Crassula pellucida is a very variable species of which five recognised subspecies occur in South Africa. Some are endemic, others also found in neighbouring countries of southern Africa.
The leaves and stems are soft, the plant decumbent to prostrate, old leaves not dropping off. The leaves are opposite on the stems and sessile, i.e. without stalks.
Leaf shape is ovate to nearly round, the tips sharply pointed and the margins toothed, finely scalloped or entire (subsp. alsinoides). Subsp. marginalis leaves have red margins and a central red line upon leaves otherwise yellowish green. The leaf blades of C. pellucida are thinly succulent, shiny and sometimes leathery.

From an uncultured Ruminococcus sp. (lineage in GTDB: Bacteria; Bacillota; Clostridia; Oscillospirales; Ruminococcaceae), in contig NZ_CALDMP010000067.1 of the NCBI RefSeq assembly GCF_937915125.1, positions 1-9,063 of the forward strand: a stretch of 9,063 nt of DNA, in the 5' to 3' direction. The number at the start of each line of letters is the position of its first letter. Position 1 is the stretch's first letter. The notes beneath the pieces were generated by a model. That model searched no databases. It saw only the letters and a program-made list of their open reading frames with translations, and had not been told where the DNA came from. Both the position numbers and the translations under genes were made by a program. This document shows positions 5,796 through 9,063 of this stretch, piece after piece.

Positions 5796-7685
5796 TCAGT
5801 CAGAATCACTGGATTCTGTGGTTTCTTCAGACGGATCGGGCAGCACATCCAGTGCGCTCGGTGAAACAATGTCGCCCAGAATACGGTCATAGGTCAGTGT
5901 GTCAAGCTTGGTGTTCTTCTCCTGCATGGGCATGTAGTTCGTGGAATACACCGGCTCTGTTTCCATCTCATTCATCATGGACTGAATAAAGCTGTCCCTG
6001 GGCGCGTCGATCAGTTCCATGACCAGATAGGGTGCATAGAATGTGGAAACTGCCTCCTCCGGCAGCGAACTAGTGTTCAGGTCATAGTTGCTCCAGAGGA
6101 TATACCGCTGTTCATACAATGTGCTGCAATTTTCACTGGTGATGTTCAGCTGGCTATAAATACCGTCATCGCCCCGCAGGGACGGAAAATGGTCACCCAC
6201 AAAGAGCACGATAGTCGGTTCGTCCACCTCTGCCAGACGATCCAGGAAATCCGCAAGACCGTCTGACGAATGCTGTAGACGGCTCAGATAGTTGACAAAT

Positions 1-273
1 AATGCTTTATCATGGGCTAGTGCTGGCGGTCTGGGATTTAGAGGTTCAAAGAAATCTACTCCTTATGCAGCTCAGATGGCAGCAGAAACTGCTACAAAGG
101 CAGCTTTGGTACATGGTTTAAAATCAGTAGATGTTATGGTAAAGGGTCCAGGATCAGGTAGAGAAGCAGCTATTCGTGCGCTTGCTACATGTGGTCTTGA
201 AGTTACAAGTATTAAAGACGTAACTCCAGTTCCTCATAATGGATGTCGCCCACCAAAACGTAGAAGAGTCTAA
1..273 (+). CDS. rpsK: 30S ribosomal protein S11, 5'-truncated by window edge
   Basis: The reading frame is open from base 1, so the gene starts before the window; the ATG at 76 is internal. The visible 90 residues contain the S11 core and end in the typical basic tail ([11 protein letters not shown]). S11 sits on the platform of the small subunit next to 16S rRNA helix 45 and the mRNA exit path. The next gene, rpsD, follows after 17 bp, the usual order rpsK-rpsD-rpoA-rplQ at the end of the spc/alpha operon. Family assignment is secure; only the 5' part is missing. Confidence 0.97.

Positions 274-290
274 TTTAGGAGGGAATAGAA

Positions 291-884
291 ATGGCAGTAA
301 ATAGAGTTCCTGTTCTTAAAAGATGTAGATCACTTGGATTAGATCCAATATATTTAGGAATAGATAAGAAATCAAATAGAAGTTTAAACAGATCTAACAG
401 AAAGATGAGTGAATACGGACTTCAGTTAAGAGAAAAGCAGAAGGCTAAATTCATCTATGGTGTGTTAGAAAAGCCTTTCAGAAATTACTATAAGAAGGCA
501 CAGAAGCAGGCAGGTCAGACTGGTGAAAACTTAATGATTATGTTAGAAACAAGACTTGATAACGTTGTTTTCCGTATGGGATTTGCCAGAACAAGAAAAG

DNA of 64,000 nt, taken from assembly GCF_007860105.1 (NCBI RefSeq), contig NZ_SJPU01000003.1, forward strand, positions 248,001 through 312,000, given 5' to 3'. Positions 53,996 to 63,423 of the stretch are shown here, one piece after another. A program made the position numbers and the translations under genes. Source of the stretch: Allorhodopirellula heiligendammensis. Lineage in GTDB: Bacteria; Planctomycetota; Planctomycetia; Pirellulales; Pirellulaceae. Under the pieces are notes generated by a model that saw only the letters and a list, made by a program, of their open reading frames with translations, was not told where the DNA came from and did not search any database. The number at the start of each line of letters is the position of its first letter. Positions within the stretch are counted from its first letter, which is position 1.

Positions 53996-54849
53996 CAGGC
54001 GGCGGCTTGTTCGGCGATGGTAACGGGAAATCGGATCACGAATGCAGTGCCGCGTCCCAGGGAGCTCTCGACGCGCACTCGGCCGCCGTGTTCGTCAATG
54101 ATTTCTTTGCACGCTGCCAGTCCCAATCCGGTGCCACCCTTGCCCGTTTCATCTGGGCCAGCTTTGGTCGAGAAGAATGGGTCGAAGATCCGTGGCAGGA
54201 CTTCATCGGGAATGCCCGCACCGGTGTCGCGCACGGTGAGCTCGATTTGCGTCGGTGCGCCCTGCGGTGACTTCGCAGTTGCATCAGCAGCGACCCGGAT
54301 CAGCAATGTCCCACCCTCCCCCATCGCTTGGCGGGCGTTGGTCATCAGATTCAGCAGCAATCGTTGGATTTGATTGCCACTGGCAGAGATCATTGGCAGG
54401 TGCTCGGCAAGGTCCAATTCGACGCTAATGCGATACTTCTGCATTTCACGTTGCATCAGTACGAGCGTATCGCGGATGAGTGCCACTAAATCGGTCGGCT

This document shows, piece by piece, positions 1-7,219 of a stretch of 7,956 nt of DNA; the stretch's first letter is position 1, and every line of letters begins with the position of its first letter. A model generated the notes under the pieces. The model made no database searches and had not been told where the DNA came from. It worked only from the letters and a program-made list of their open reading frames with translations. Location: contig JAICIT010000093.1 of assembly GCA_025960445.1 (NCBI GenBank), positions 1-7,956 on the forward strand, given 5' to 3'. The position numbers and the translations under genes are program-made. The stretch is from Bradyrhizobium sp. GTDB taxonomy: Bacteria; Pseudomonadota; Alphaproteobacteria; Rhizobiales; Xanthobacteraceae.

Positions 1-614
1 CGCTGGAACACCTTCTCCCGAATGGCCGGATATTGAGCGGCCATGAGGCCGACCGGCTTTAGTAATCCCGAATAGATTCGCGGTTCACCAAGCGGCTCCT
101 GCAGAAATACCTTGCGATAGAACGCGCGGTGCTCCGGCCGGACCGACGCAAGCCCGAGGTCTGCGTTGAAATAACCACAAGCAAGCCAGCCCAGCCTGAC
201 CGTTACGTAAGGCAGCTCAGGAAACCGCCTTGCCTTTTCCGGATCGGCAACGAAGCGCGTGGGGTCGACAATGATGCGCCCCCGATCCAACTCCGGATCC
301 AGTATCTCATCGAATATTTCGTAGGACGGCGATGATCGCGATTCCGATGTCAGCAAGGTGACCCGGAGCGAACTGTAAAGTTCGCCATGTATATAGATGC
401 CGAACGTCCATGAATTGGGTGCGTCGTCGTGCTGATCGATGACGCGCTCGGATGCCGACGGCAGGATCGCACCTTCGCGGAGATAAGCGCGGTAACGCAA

The fresh green, ascending leaves with scalloped margins of the plant in picture were photographed in the Harold Porter National Botanical Garden. There are fine vein markings, dark in the upper leaf parts. The leaf tip protrudes slightly in a sharp point.
The species distribution is widespread in South Africa from the Western Cape to Limpopo and in southern Africa, the different subspecies occurring in more or less restricted parts of this region.
The habitat is shaded slopes, typically where some moisture might be available. None of the subspecies is threatened in habitat early in the twenty first century, although one (subsp. spongiosa) is rare, growing only from Nieuwoudtville to Calvinia in the Northern Cape (Frandsen, 2107; Bond and Goldblatt, 1984; www.redlist.sanbi.org).